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COVID-19 Update From Madison Oral Surgery & Dental Implants
The health and wellbeing of our team, patients, and community is and always has been our highest priority. We look forward to continuing the highest level of oral surgery and dental implant care when cleared to do so by health officials. In the meantime, we have limited our practice to emergency services. If you are considering oral surgery and dental implant care in the near future, please make an appointment now to avoid significant delays as we are anticipating a large volume of patient demand in the coming months. Be well!

Why You Never Use a Straw During Oral Surgery Recovery

Posted on 9/10/2019 by Tessa Smith-Greisch
Why You Never Use a Straw During Oral Surgery RecoveryAfter you have oral surgery, it is time to concentrate on the recovery. Everyone hopes for a fast and speedy recovery from oral surgery. They want to get back to their normal routine of life. The key to a successful recovery is following a list of do's and don'ts.

One of the don'ts that many people do not know about or choose to ignore is to not use a straw during their recovery. They do not realize the damage that this can do to their recovery.

The Dangers of a Straw

The goal after any oral surgery is for a fast and successful recovery. It is important to avoid activities that could delay or harm the recovery. When you use a straw, you are sticking a hard object into the area of the oral surgery. You may not think that the straw will harm the surgical site, but there is always the possibility.

While the idea of the straw scratching the surgical site is something easy to understand, it is not the most dangerous thing that a straw can do. For many oral surgeries, the surgical site is often a hole during recovery. It takes time for that hole or gap to heal and during that time, using a straw can put that surgical site in danger.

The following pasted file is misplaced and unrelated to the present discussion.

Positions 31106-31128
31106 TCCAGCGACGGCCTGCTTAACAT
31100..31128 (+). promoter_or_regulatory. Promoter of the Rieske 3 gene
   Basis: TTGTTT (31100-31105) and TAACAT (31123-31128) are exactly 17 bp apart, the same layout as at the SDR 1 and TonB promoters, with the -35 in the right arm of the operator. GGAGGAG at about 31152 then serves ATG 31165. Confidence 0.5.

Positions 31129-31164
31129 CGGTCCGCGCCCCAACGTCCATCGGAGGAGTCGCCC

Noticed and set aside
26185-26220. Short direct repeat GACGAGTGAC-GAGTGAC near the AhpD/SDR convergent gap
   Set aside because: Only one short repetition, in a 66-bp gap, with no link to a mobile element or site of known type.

The Need for Blood Clots

After a tooth extraction, the hole left where the tooth was filling up with blood. The blood will clot and fill up the hole. It is important that the blood clot stays in place to allow the site to heal. If it is dislodged or comes out, bacteria can get in the surgical site and lead to an infection. Sucking on a straw can easily dislodge the clot from the surgical site.

If you have had oral surgery and think that a blood clot is no longer in place, you need to seek help as soon as possible. For more information about this or any other oral health issue, contact our office to schedule an appointment.



Madison Oral Surgery & Dental Implants

2921 Landmark Place, Suite 100
Madison, WI 53713 MAP
P. (608) 960-7650
F. (608) 274-9224

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info@madisonoralsurgeons.com

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Madison Oral Surgery & Dental Implants | www.madisonoralsurgeons.com | (608) 960-7650
2921 Landmark Place, Suite 100 Madison, WI 53713